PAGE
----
I recently read an article published by The Deseret News about a woman named Cleia Schow Barrett, who is now 86 years old, who has kept a daily journal EVERY DAY SINCE JANUARY 1, 1939! For almost 73 years, she has faithfully written in her journal about her life EVERY DAY. There is a lovely picture of her together with ALL the journals she's kept over the years---it is remarkable.
Writing a short bit about your day isn't that remarkable. It doesn't take much time or make much of a difference at all. If she'd only written on one day, she probably wouldn't even still have the entry. If she'd only written for a year or two, the book would probably be tucked away in an attic somewhere, but not the subject of a newspaper article.
What IS remarkable is her daily diligence. She wrote EVERY DAY for almost 73 years---and counting. I am so impressed with her consistent performance. So here is an AMAZING lesson I have learned from Cleia Barrett---I can do something very simple every day and it will become something spectacular and valuable over time. Can you imagine if Cleia had started out her journal writing thinking about how much she would have to do over the next 73 years? How intimidating and overwhelming would that be? It might have scared her out of even beginning.
I am guilty of trying to eat the whole elephant at one time. My day is usually composed of simple things. I need to do the simple things and LET THEM BE SIMPLE. They're not hard and I don't need to intimidate myself by worrying about how many times I'm going to have to do them for the rest of my life---just today.
And so are your programs. Parents With Purpose programs are not NASA Laboratory experiences. There is nothing remarkable about doing one day's worth of program. However, over time, it becomes very powerful. The remarkable things become the results you from doing small things EVERY DAY (5 days a week). Just do what you need to do today, and keep going.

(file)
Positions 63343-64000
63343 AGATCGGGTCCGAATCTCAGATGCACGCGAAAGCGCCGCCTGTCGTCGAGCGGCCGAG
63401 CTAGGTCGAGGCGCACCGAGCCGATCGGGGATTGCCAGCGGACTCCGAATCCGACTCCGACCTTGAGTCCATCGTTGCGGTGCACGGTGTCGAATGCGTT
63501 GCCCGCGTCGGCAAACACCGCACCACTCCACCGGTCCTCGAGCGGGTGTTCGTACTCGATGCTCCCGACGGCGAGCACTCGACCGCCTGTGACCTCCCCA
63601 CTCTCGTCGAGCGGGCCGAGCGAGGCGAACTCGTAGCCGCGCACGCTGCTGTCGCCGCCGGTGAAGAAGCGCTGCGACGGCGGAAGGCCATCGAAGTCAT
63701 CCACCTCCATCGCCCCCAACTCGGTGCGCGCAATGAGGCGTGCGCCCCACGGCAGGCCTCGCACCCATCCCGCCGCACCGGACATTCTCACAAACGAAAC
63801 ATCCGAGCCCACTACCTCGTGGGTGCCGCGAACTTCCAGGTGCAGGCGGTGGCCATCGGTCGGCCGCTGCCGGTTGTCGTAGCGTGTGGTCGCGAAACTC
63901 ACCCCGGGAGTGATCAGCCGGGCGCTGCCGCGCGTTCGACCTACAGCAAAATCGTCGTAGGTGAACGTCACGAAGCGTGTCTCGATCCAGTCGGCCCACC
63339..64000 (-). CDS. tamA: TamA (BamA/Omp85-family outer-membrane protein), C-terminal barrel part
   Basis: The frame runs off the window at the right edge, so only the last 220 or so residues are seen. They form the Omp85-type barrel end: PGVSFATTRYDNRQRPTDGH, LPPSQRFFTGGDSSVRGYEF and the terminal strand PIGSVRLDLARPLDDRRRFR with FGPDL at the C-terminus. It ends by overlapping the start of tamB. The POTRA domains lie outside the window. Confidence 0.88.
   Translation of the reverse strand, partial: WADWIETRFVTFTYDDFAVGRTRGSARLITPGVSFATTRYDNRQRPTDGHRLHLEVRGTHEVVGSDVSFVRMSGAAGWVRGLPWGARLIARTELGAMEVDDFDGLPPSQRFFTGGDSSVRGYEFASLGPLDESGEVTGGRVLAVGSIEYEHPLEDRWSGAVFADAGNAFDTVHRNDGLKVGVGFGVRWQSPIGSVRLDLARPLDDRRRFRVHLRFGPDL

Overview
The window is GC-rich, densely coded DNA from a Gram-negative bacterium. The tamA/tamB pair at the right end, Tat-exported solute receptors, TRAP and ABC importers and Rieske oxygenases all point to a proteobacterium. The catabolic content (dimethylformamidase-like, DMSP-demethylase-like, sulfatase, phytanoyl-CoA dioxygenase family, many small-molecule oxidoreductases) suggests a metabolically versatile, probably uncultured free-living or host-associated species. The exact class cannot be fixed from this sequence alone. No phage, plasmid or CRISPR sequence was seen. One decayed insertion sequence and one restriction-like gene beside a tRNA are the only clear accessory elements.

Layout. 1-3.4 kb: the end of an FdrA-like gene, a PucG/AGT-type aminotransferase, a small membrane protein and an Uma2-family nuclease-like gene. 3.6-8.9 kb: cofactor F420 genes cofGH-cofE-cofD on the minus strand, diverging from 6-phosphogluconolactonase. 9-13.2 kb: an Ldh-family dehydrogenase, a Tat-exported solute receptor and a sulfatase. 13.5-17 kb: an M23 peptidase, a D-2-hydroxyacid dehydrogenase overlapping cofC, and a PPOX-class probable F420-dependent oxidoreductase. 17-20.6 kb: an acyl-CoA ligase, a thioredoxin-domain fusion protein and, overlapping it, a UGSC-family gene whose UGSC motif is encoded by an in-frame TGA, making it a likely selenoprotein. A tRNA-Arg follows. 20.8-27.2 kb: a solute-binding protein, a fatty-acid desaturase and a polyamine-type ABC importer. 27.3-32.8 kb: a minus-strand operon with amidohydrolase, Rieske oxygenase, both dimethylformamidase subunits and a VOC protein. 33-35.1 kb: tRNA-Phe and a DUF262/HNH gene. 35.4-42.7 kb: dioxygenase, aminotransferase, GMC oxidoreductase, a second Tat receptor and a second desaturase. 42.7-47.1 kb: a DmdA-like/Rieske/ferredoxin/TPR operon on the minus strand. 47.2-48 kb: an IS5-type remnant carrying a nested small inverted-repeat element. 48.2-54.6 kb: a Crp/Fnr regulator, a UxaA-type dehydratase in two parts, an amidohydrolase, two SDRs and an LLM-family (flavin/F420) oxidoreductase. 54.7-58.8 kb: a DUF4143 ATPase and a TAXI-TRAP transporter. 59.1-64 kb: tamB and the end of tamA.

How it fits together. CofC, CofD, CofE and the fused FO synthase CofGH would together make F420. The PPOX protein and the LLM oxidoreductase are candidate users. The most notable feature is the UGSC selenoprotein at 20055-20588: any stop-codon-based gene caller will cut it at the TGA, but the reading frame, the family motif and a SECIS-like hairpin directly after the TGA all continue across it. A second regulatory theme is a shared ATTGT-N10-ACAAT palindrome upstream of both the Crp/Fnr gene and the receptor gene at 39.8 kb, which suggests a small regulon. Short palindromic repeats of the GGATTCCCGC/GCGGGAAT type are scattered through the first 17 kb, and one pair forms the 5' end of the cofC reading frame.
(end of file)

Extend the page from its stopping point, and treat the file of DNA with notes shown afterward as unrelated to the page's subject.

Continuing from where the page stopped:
Like Mrs. Barrett, when we get further into the journey, we will look back and see we've learned and grown so much. She said, "I think that I cared enough about my own life that I was in charge of my own life." WOW! She cared enough about her own life to decide what she wanted and how she was going to attain it. Interesting perspective---caring about your own life.
Mrs. Barrett's daughter, Collette Judd, has also learned from her mother's journal-keeping habit.
"Time passes and there are good things to remember about it." Yes, time passes, programs can be hard, but there are GOOD THINGS to remember about it---a good thing to remember.
"There are times when you have to work really hard to hold on." Yes there are. But you DO have to hold on in order to achieve your goal.
"It doesn't seem like you are progressing day to day, but when you look back you really have." I see this in almost every re-evaluation. It is so easy to remain focused on how much work we have left to do, that we fail to see how much we have already accomplished. I frequently remind parents where their child was when they began the program and their response is, "Oh my gosh. I'd forgotten just how bad it was." Laying out the exact progress is one of my favorite things about re-evaluations for that very reason---we often fail to see the progress.
Thank you, Mrs. Barrett, for your excellent example. I'm uplifted and reminded that I CAN and NEED to do things consistently. It is NOT impossible. But it IS powerful!
If you would like to read the original article about Mrs. Barrett, you can do so here: http://www.ldschurchnews.com/articles/61592/Dear-Diary-Daily-record-kept-for-72-years.html